"My memory, which had been my sacred touchstone, was failing long before I expected. I was losing the ability to remember things important to me. I had difficulty recognizing the names of many of my plants, and even friends I saw infrequently," writes 57-year-old Thomas DeBaggio at the start of this bittersweet autobiography about the early onslaught of Alzheimer's, a dread disease that now afflicts 12 million Americans. The author, a former journalist and a nationally known expert on herbs, reveals that this illness is "a consequence of bad luck, subtle effects activated in the brain, and parents who carried corrupted genes."
DeBaggio has written an unusual account of Alzheimer's mixing reflections of his past life as an Iowa farm boy with medical records and dispatches from his increasingly confusing and difficult existence. At one point, he calls the disease the equivalent of being eaten alive slowly and on another page he writes, "I am being gobbled up in time." His expressed purpose in writing this memoir is to break through the sense of shame and silence surrounding Alzheimer's.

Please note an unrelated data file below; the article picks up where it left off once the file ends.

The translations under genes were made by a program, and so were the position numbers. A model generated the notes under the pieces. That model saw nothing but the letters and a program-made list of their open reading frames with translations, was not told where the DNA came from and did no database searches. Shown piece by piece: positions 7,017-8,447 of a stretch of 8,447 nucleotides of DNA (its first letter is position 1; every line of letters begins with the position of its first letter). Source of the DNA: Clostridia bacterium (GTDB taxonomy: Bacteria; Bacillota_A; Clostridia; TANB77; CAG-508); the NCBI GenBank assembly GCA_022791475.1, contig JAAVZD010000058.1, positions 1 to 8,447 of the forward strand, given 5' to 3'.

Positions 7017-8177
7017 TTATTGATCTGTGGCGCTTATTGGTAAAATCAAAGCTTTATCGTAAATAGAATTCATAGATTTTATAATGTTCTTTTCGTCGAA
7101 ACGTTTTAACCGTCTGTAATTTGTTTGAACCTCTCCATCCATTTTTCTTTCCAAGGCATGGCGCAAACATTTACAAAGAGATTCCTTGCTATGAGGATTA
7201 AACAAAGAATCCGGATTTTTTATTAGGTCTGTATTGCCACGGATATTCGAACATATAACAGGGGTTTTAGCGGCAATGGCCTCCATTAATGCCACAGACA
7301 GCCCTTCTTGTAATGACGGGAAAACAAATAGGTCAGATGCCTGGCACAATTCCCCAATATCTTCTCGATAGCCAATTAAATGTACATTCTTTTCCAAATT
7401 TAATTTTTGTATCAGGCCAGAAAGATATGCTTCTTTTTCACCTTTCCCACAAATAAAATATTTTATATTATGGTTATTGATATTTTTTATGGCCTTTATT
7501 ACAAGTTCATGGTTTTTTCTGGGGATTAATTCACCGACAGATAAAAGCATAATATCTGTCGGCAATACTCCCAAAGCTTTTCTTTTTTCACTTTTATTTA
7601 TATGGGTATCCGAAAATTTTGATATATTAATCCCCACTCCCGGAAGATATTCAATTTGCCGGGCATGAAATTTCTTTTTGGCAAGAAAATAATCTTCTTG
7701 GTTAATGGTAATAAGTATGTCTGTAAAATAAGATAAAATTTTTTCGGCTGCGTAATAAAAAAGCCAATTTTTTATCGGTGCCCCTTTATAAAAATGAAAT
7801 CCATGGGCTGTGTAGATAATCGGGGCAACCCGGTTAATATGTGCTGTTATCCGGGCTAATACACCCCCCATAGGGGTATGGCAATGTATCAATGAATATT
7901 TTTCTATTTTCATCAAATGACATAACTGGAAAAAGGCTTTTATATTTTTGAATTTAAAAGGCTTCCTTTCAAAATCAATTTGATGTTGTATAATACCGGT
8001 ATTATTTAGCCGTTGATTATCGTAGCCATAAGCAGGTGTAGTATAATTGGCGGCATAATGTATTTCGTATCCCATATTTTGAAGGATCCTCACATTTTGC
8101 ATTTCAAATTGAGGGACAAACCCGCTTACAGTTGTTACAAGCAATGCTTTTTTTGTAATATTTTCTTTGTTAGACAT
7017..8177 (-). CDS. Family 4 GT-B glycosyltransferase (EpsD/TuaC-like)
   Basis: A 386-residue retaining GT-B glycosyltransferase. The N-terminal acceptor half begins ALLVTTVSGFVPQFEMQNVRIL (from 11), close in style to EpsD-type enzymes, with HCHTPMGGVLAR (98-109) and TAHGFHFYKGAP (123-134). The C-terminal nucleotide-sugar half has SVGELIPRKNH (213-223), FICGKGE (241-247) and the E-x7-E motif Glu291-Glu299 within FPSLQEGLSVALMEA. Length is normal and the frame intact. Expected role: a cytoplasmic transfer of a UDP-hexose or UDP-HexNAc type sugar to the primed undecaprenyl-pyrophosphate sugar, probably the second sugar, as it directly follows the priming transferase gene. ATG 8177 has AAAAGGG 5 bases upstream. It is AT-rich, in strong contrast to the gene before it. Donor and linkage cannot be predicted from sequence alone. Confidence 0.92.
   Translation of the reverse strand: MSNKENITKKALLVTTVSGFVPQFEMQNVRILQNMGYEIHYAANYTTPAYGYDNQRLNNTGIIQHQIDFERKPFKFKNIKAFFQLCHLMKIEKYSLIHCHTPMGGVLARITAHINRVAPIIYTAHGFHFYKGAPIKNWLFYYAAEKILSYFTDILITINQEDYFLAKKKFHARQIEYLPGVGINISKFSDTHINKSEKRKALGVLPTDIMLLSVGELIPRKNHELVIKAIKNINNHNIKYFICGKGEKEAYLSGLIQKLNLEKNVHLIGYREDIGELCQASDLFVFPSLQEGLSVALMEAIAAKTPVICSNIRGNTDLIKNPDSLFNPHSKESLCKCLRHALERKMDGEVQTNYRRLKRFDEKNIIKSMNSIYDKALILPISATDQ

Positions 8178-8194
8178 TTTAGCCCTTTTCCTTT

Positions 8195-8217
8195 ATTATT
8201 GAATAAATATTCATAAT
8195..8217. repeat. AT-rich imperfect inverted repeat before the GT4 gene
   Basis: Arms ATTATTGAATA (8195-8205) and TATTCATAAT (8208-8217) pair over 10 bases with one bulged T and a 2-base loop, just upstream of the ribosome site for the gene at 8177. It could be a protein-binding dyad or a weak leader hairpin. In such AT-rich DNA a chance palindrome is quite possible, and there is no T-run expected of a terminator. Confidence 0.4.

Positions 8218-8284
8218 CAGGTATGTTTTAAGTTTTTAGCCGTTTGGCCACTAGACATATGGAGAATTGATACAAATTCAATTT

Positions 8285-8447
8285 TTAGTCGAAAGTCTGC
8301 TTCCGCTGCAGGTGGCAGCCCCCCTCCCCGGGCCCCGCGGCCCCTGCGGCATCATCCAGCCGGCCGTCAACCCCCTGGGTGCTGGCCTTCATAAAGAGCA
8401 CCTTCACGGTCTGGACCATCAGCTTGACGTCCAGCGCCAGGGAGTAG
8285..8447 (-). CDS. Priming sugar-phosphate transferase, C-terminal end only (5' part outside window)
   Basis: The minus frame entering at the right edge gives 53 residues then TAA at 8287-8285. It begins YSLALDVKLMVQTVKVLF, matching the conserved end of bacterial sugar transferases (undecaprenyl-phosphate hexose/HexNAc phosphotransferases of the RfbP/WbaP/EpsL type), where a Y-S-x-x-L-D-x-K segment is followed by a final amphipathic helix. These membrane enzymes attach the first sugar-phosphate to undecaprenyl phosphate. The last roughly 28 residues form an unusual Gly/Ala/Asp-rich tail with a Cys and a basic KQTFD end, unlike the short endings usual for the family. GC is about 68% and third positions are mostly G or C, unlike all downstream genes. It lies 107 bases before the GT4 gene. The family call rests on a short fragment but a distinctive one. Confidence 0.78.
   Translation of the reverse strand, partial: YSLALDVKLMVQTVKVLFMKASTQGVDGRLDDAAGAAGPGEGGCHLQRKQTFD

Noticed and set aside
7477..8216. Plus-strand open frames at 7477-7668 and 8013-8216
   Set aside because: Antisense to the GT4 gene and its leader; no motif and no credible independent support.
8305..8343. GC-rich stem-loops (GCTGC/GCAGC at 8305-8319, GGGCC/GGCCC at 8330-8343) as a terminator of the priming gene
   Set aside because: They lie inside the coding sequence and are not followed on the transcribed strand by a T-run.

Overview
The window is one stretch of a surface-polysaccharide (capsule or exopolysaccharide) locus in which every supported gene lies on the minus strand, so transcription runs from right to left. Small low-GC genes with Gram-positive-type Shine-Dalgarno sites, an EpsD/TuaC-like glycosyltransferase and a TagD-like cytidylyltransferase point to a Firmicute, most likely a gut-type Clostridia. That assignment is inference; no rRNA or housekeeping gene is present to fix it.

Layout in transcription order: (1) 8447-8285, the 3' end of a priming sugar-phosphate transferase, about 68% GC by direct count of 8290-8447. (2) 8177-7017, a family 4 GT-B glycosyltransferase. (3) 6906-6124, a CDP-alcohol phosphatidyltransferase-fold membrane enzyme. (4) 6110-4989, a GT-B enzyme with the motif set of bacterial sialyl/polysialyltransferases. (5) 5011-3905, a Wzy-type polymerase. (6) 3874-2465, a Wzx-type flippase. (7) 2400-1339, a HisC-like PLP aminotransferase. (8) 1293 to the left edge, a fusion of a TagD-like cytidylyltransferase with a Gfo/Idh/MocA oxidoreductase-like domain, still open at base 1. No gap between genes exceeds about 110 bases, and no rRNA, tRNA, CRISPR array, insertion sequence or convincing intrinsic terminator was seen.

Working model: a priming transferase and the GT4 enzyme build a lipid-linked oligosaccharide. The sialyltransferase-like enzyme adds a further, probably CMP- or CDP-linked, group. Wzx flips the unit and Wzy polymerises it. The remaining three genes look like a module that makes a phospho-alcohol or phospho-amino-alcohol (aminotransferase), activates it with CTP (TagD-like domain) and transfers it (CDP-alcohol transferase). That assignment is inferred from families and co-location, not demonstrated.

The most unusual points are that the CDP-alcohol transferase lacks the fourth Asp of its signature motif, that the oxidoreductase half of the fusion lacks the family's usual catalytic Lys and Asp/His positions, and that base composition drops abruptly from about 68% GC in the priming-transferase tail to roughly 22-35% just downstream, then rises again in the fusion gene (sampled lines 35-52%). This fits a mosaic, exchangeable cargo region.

DeBaggio recalls that his parents taught him that name-calling was similar to spitting on a person. Yet in the midst of his inability to remember words, the author's anger rises to a boil. He spends five minutes struggling to spell the word "hour" and is troubled by his inability to find things in his home. As more signs of his verbal atrophy become apparent, DeBaggio feels guilty for not having traveled with his wife who now faces a care-taking job of monumental proportions for the next five to eight years.
The author compliments his deaf cat Sabrina for being such a stalwart companion during his deteriorating days. "I am running after thoughts all day. Ideas evaporate like snowflakes on a hot tin roof." These courageous dispatches from the center of DeBaggio's besieged life elicit our respect and compassion. By the end of the book, his memories of each twenty-four hour day are obliterated immediately.